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Phuket Environment: Creating a page upon which we can all read

PHUKET: Phuket’s environmental awareness is improving, but needs more active participation from businesses, property developers and local residents, according to some of the island’s leading activists.


By Jody Houton

Friday 31 August 2012, 06:22PM


The environmental campaigners were speaking at Phuket-based environmental organisation SEEK’s first official conference at the Holiday Inn, Patong last Friday (August 24).

Politicians, teachers, representatives of the hospitality industry, business owners and a whole host of concerned local individuals were all in attendance at the ‘SEEKing a Sustainable Phuket Conference & Forum’.

Speaking to The Phuket News, Sean Panton, one of the founding members of SEEK, said how far the project had come since the idea first came to him.

“I remember swimming with my son a few years ago and being hit three times by plastic bags, and I thought that when he’s my age, he probably wouldn’t be able to do this.”

This occurrence was the catalyst in Sean founding the NGO SEEK (Society, Environment, Economy and Knowledge) and after years of hard work, he, along with other significant members of the group, has made enough noise and raised enough awareness of Phuket’s environmental problems that a significant section of Phuket society are beginning to listen.

The event was split into two halves with lectures and overviews in the morning and group work and breakout sessions in the afternoon.

During a talk in the morning, Bangkok-based Robert Steele, from Systainability Asia, a sustainability consultancy firm, stated the aim of the day, which – perhaps unintentionally – further highlighted the rather problematic task ahead.

“We need to make sure we are all on the same page,” he said.

This elicited a question from the audience in reference to the disproportionate number of Westerners in the audience. The question posed was, that although the majority of Westerners and the English language media on the island were aware of issues of pollution, littering and recycling, were the Thai press and by extension Thai people? Were they on the same page?

Mr Steele said: “That’s part of the challenge... but don’t give up.”

He added that it was imperative that regardless of how many schemes and initiatives were launched within the foreign community, it was important to involve the local people, “This is something for SEEK to think about... Please try and be as inclusive as possible.”

Without a cohesive plan, even the finest theories and strategies will fail if it is not inclusive.

Panuwat Phakdee-auksorn, Ph.D Lecturer at Songkran University, agreed: “Phuket people must work together. It’s a good project, but it’s very ambitious... and might prove difficult. Phuket is still very much seen as a great business opportunity and everybody wants to take what they can get.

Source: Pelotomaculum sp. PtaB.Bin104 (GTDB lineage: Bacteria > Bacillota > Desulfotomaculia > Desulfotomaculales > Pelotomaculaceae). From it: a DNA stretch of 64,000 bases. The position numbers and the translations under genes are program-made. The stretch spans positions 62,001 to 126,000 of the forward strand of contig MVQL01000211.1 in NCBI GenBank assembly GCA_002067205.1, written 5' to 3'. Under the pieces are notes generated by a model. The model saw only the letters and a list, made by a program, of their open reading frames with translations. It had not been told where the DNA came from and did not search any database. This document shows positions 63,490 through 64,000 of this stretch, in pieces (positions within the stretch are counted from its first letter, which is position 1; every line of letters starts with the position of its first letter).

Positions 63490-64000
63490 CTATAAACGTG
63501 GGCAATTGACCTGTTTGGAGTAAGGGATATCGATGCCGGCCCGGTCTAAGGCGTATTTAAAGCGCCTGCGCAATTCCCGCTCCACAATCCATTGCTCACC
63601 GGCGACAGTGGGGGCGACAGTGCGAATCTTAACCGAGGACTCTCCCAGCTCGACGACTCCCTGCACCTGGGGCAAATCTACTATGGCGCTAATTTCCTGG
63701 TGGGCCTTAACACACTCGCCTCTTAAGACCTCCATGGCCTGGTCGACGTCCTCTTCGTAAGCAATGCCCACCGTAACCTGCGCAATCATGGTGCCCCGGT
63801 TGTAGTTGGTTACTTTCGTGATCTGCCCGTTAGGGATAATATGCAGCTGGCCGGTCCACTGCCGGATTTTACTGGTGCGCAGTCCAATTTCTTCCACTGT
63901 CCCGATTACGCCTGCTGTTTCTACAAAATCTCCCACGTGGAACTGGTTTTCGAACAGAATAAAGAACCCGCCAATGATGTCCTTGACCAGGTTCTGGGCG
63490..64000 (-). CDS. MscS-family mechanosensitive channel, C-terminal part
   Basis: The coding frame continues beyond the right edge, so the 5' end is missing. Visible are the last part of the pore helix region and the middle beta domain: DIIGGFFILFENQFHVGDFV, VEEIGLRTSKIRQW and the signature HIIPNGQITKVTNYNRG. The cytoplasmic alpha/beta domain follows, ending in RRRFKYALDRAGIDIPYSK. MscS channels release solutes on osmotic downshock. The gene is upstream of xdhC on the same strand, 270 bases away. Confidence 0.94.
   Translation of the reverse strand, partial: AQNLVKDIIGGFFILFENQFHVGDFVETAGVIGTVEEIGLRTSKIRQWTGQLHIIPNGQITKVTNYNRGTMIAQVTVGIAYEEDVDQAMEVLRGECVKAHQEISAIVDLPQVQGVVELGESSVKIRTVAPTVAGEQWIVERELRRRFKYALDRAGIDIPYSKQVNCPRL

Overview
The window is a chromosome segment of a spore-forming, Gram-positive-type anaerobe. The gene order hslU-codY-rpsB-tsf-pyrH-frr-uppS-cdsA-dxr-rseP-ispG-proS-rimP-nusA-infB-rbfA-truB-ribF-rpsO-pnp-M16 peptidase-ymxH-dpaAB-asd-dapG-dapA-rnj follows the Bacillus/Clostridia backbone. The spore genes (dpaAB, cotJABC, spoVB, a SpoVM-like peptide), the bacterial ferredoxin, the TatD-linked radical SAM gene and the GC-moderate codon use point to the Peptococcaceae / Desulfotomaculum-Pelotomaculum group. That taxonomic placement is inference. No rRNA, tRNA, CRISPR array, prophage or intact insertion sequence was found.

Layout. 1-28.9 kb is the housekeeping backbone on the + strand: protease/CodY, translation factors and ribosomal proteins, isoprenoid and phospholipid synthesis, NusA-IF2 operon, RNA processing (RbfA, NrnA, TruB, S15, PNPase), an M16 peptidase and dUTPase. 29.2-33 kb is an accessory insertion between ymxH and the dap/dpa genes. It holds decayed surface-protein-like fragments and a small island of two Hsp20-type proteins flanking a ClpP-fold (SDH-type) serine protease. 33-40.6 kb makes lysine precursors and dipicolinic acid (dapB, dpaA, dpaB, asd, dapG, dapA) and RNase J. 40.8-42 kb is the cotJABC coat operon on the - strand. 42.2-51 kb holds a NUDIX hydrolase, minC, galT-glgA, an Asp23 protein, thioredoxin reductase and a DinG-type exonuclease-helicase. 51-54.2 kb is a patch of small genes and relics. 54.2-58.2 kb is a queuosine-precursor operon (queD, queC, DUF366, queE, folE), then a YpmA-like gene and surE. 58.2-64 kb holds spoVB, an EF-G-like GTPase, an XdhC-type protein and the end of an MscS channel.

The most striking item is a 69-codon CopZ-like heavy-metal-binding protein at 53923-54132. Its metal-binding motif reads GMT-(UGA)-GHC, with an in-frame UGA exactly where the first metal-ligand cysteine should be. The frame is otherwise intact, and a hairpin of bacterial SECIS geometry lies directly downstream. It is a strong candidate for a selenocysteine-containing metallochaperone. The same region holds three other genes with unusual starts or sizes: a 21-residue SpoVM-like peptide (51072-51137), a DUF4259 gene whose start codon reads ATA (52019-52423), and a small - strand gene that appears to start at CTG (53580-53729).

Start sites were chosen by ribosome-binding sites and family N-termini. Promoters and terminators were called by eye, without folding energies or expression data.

He referenced how expansion and building work and a lack of enforcement of building regulations had harmed the island over the last 10 years.

ARCHITECT and HOTELEX

Professor Panuwat said it was for this reason he thought that at least the concept of the day’s conference was positive.

“This is a challenging project and they have some good examples from different countries around the world. I think it’s good to be focusing on Phuket at the moment as it’s very much needed.”

He did however deliberate as to whether the right people were focusing. “Yes and no... I think how can they make a change with the local people? Can they identify key people? If they can’t talk with the right people it’s going to be difficult.”

Although there were many of the ‘right’ people in attendance, including Kathu Mayor Chai-Anan Suttikul, who pledged to support island sustainability planning with SEEK, Professor Panuwat said he would like to see more local people, more representatives from the government sector, hospitality industry and local municipality at such events.

He also said he was surprised that there was still no real modern-day equivalent of the hugely successful ‘Magic Eyes’ litter campaign of his childhood.

“More could be done, especially with the more tech-savvy younger generation through Facebook and other social media,” he said.

However, SEEK is still very much in its infancy and working on finalising the 24 ‘indicators’ that highlight the most pressing areas of concern and what can be done.

“The initiative of introducing these indicators comes from Dr Paul Chamniern, the Executive Director of Thailand Environment Institute, who was sick of people not really knowing what was wrong and what could be done to help,” Mr Panton said.

“With these points established, it will raise awareness and people can monitor them, and then hold the relevant people to account if they don’t follow them.

Dr Chamniern also called on local government to work quickly to better understand the island’s carrying capacity and establish tougher enforcement of existing regulations and rules, suggesting that as much as 50 per cent of all buildings on Phuket may be illegally designed and constructed.

“If we are not careful, the Phuket tourism industry will go the same way of Spain’s with regards to the building work and the effect it had on the industry there. Phuket needs city planning,” Professor Panuwat said.

Next on SEEK’s agenda is an island-wide litterbug campaign, supported and promoted by Paiboon Upatising OrBorJor President (Provincial Council) for Phuket Province.

 

 

 

 

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